Introduction to the Unit
This unit covers a variety of U.S. history themes in the Second Industrial Revolution such as innovation and improvement on innovation, organization of production and factory methods (assembly line), mass production, new sources of energy, emerging corporations and big business, and entrepreneurs promoting industry nationally by working through local businessmen who brought benefits to the local community.
This unit teaches these broader, national themes through a local perspective by looking at the lumber industry in Chippewa Falls, Wisconsin and the greater Chippewa Valley. By focusing on the Chippewa Lumber & Boom Company and its “Big Mill” in Chippewa Falls, students are able to analyze the relationship between industry and communities in general. This unit also analyzes the connections between individuals and industry. To do this it focuses on Frederick Weyerhaeuser, a nationally recognized lumber baron, and William Irvine, a local businessman.
Through this local case study, students learn the larger, national concepts of the second industrial revolution through a local lens that may be easier to understand, more concrete, and more engaging. Students can then apply this learning to assist with understanding the rise of other industries throughout the nation. Students also learn this content at the same time as they learn social studies skills by analyzing various forms of primary sources.
All necessary elements are included in this unit and available through the Center for History Teaching and Learning website, so teachers are not required to do extra work in order to teach it. There are also a variety of resources and exercise providing teachers with numerous options. This unit, although designed with 8th grade students in mind, is easily adaptable for a variety of grade levels simply by selecting the desired sources to analyze and by changing the amount of guidance for the activities.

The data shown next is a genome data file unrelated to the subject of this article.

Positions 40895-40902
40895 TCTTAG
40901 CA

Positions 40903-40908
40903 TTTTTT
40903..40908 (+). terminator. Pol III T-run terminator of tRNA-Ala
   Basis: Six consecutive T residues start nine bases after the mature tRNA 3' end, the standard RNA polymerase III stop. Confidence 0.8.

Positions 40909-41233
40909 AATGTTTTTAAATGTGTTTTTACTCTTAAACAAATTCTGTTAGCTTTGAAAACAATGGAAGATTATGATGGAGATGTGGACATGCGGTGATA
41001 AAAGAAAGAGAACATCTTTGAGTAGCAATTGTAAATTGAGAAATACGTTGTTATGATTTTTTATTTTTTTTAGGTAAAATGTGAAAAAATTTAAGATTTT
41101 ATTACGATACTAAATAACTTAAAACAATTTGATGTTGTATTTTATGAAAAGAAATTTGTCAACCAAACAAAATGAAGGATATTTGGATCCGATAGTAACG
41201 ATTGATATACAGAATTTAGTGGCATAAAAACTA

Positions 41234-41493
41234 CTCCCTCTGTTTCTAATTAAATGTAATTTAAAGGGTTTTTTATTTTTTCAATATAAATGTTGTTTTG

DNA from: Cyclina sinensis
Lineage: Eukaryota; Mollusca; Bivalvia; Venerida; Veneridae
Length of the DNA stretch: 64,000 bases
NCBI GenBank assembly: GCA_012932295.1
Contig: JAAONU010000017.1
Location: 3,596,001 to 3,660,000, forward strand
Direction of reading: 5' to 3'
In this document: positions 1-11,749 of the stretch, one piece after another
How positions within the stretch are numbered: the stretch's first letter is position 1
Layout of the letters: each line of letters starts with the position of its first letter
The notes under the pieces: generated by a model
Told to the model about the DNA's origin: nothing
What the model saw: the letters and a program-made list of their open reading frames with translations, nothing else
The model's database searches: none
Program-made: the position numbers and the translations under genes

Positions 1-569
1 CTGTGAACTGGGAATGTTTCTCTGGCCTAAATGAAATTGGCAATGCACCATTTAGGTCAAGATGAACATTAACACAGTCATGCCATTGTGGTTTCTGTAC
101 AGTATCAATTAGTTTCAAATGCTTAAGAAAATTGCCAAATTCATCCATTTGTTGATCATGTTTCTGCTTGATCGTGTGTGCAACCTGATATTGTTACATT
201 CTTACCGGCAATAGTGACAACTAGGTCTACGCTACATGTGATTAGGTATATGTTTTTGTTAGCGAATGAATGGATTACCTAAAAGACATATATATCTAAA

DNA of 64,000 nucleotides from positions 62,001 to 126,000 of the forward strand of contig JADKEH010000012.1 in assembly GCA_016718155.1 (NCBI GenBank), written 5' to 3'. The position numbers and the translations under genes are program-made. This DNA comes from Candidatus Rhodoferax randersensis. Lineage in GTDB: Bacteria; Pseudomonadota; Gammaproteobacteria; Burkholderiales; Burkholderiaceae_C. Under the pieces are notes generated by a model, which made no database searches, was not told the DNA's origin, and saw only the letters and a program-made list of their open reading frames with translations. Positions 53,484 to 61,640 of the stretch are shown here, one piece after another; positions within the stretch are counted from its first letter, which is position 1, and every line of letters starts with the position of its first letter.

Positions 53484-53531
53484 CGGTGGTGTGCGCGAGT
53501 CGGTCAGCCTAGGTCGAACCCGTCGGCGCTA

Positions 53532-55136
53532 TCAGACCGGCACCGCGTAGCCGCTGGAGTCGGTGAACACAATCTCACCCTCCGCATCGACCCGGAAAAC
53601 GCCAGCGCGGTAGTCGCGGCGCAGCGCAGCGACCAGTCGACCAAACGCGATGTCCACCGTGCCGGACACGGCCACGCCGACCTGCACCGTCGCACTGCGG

In each lesson there is a PowerPoint to be used as a teaching aid. The PowerPoints direct the teacher through each lesson and provide details on background information, instructional guidelines, and directions for activities. The PowerPoints also contain slides of the primary sources used in this unit. To print these slides, open PowerPoint then go to the file tab in the upper left and scroll down to print. A new window will open, and where it says “Print what” select Slides. If you only want to print certain slides, on the “Print range” section select Slides and enter the slide number(s) desired. Teachers will want to print the notes pages for each PowerPoint prior to teaching with it. To do this, follow the directions above, except where it says “Print what” select Notes Pages.